Mom of 8 pleads not guilty in medical child abuse
ORTLAND, Ore. (KOIN) — The 44-year-old mother at the center of an investigation into medical child abuse entered a not guilty plea Friday in Multnomah County Circuit Court.
Kate G. Parker was arraigned on a 43-count secret indictment that was filed April 1, 2014. KOIN 6 News first reported Parker’s arrest Tuesday at her residence in Grants Pass, Ore. She was transported from Josephine County to the Multnomah County Detention Center Thursday.
The indictment charges Parker with 24 counts of first-degree criminal mistreatment, four counts of first-degree assault, one count of child abandonment, four counts of computer crime, four counts of identity theft, five counts of witness tampering and one count of recklessly endangering another.
Court documents reveal one of Parker’s biological sons and two adopted girls were injured as a result of what officials called unnecessary surgeries. Investigators said Parker knowingly and intentionally caused “serious physical injury” to the children by making false and or misleading statements to medical professionals so they would administer medical treatment.
Investigators now believe those surgeries and medical procedures were unnecessary.
KOIN 6 News has learned that Parker and her husband, who has not been criminally charged, have seven biological children, two of which are now adults. The couple’s five other biological children range from 8-14 years old.
Officials told KOIN 6 News Parker and her husband adopted two girls from the Ukraine. The adoption was through an agency that helps families adopt children with Down syndrome.
Officials said one of the adopted girls, now 4 years old, was “re-homed.” The grand jury indicted Parker on one count of child abandonment because officials said she deserted the girl in Nov. 2012 by “re-homing” the child and not taking the proper steps to surrender parental rights and did not notify state officials.
A man who identified himself as Parker’s twin brother attended Friday’s hearing. He only gave his first name as Curt. He said Friday was the first time he had seen his sister in 15 years.
“I’m not going to go into any detail about the case,” Curt said. “I’m just trying to respect the case.”
The grand jury indicted Parker on four counts of computer crime because prosecutors claim she knowingly used a computer to obtain money deceitfully through online donations sites between July 2011 and August 2013 . Investigators said some of the posts about Parker, her family and her children’s medical conditions were written specifically with misleading information so people would be compelled to make online donations.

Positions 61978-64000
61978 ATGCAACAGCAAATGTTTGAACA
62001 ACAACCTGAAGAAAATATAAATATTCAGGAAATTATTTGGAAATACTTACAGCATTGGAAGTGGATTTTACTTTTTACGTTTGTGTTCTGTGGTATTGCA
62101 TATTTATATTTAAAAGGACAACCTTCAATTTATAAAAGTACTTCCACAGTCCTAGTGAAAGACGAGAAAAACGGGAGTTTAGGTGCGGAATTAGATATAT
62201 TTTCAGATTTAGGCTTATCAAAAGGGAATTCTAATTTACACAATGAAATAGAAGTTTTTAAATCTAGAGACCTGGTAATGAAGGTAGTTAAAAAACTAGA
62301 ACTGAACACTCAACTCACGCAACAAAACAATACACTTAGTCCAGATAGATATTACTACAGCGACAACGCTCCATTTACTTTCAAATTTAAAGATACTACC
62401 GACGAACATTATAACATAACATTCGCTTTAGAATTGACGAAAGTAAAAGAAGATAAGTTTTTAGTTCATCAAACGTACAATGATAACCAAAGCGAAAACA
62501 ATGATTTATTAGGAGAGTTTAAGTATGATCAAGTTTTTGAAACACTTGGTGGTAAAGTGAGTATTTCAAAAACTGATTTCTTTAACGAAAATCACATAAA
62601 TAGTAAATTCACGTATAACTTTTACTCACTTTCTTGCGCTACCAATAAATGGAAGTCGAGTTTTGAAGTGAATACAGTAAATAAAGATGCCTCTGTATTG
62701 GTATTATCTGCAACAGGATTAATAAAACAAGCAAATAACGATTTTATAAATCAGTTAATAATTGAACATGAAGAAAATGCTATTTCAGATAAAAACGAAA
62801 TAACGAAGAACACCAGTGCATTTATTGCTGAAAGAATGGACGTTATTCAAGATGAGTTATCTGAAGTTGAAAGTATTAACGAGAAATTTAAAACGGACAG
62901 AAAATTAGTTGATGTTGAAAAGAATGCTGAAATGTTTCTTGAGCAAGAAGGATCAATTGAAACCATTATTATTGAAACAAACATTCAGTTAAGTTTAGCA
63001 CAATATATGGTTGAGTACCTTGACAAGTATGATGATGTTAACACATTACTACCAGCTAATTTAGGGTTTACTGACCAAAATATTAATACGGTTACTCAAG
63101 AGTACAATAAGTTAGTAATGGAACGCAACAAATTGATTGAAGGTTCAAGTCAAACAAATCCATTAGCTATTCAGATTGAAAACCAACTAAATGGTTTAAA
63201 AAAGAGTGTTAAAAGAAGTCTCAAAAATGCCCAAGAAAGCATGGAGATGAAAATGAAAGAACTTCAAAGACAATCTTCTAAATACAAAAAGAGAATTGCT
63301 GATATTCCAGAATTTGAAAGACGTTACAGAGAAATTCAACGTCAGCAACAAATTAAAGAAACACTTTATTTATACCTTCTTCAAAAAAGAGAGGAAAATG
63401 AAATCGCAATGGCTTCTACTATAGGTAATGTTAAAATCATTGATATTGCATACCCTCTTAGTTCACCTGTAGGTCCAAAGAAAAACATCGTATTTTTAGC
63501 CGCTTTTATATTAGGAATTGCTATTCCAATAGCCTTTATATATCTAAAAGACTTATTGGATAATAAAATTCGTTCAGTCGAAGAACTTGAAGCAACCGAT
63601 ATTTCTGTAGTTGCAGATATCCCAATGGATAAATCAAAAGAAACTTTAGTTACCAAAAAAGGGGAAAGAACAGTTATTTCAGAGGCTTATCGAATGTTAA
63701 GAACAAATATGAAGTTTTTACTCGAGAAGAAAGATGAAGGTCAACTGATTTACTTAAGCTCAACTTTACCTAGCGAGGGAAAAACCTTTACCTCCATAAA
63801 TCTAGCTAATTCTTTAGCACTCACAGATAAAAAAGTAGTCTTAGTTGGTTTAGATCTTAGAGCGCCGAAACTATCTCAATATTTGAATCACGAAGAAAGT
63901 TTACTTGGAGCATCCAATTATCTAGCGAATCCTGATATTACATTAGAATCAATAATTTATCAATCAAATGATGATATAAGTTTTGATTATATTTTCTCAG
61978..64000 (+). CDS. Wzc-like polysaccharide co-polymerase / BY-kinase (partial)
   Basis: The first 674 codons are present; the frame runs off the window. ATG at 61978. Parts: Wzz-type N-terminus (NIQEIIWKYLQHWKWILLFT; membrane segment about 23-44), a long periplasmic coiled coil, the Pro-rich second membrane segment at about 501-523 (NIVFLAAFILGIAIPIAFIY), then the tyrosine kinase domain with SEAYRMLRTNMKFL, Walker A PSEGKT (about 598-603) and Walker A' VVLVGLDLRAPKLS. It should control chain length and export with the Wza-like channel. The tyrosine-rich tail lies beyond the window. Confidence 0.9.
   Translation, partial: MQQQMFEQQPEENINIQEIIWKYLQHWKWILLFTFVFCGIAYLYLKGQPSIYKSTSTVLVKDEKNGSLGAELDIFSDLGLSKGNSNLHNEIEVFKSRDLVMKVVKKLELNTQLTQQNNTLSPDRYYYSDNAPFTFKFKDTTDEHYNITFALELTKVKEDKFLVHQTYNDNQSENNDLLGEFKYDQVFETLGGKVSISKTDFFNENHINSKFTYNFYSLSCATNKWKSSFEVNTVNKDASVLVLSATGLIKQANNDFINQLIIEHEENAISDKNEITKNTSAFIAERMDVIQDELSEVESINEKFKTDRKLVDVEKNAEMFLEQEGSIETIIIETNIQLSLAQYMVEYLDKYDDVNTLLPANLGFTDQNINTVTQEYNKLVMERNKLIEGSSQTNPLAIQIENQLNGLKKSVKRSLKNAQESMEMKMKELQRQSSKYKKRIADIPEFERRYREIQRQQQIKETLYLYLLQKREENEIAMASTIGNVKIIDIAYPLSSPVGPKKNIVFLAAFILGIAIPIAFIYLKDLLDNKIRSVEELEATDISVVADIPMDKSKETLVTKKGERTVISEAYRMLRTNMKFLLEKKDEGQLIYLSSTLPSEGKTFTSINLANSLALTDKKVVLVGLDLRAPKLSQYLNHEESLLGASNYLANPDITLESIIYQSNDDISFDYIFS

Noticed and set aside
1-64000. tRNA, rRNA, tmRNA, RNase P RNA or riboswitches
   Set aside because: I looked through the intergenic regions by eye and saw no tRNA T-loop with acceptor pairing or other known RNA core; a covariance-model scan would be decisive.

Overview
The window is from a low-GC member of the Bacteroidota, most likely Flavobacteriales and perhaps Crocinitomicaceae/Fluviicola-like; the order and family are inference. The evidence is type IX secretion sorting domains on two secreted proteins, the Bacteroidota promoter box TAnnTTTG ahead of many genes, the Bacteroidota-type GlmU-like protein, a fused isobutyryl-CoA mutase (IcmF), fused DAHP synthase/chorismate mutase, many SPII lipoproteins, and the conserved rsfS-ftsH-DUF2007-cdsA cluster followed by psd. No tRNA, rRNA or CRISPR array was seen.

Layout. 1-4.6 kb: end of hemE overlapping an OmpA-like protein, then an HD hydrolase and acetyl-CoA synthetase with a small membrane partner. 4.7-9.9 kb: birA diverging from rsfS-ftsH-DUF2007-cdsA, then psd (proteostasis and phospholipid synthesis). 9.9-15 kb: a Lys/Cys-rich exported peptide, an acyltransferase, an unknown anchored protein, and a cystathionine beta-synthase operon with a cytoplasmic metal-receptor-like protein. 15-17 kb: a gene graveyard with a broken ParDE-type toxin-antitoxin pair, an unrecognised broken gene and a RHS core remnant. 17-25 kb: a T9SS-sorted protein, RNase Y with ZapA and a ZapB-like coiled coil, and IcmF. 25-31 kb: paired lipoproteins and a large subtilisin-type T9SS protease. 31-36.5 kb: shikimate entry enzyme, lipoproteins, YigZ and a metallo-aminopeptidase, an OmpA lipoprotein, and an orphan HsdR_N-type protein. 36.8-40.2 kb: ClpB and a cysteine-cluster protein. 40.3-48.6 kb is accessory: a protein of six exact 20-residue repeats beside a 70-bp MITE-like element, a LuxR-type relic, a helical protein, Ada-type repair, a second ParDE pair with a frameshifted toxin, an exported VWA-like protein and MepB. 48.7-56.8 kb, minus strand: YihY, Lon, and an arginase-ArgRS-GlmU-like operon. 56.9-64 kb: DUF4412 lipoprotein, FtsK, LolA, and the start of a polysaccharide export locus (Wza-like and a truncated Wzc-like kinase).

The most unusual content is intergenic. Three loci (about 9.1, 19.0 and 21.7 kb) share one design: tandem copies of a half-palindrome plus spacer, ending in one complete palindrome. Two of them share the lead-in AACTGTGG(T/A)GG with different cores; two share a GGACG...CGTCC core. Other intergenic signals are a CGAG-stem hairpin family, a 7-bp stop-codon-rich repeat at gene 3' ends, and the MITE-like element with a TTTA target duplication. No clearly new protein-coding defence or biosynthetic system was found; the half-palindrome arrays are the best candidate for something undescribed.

Officials have identified several people who made donations to Parker’s cause. A specific dollar amount has not been released by investigators, but one website KOIN 6 News has confirmed was a site used for donations shows more than $2,000 was raised.
The four counts of identity theft are a result of Parker allegedly using the names, photos and personal identification of her children in a way that defrauded others without the children’s knowledge.
The four counts of witness tampering stem from allegations that Parker coached, or induced, her children to offer false testimony, or asked them to withhold testimony to state investigators during an official proceeding between September and October 2013.
The recklessly endangering charge is based on allegations Parker engaged in conduct that created a substantial risk of serious physical injury one of her sons.
Officials working the case declined to comment on potential motives, citing the ongoing investigation. However, Mike Trent, a former Harris County, Texas prosecutor, who has prosecuted two medical child abuse cases, said these types of crimes are not compulsive behaviors, they are done with intent. Trent, who is not affiliated with the Parker case, said any time a person lies to, or misleads, a doctor so unnecessary medical procedures will be performed on the guardian’s children is a deliberate act, especially when they seek donations from the community.
“Just like you rob a bank to get money, this is medically abusing your child to either get the attention or financial support that you want,” Trent said.
The indictment shows 10 people testified before the grand jury. Tiffany Reed, who spoke to KOIN 6 News earlier this week, said she reported Parker’s alleged behavior to police and later testified before the grand jury.
Reed said she met Parker several years ago in an online support group after Parker reached out to her.
“For me, it was extremely tough. My No. 1 priority was that the kids remain safe and get justice,” said Reed. “But at the same time, Kate was my friend and I still care about Kate and I don’t know what changed in her.”
Judge John A. Wittmayer presided over Friday’s arraignment. Parker’s court-appointed attorney for the day, Thomas MacNair, entered a not guilty plea on behalf of the Grants Pass mother for each of the counts she faces. Parker did not make any comments aside from answering the judge’s questions and confirming her name was correctly listed on the indictment.
Gene Evans, the communications director for Oregon Department of Human Services issued the following statement when KOIN 6 News inquired about Parker and the current status of her children.
Information related to child welfare cases is protected under state and federal privacy laws to protect minor children. In addition, there is a criminal investigation in process at this time.
There is no information DHS can release about Katherine Parker or the children.
Parker’s next court date is scheduled for May 16. A tentative trial date was also set for May 19.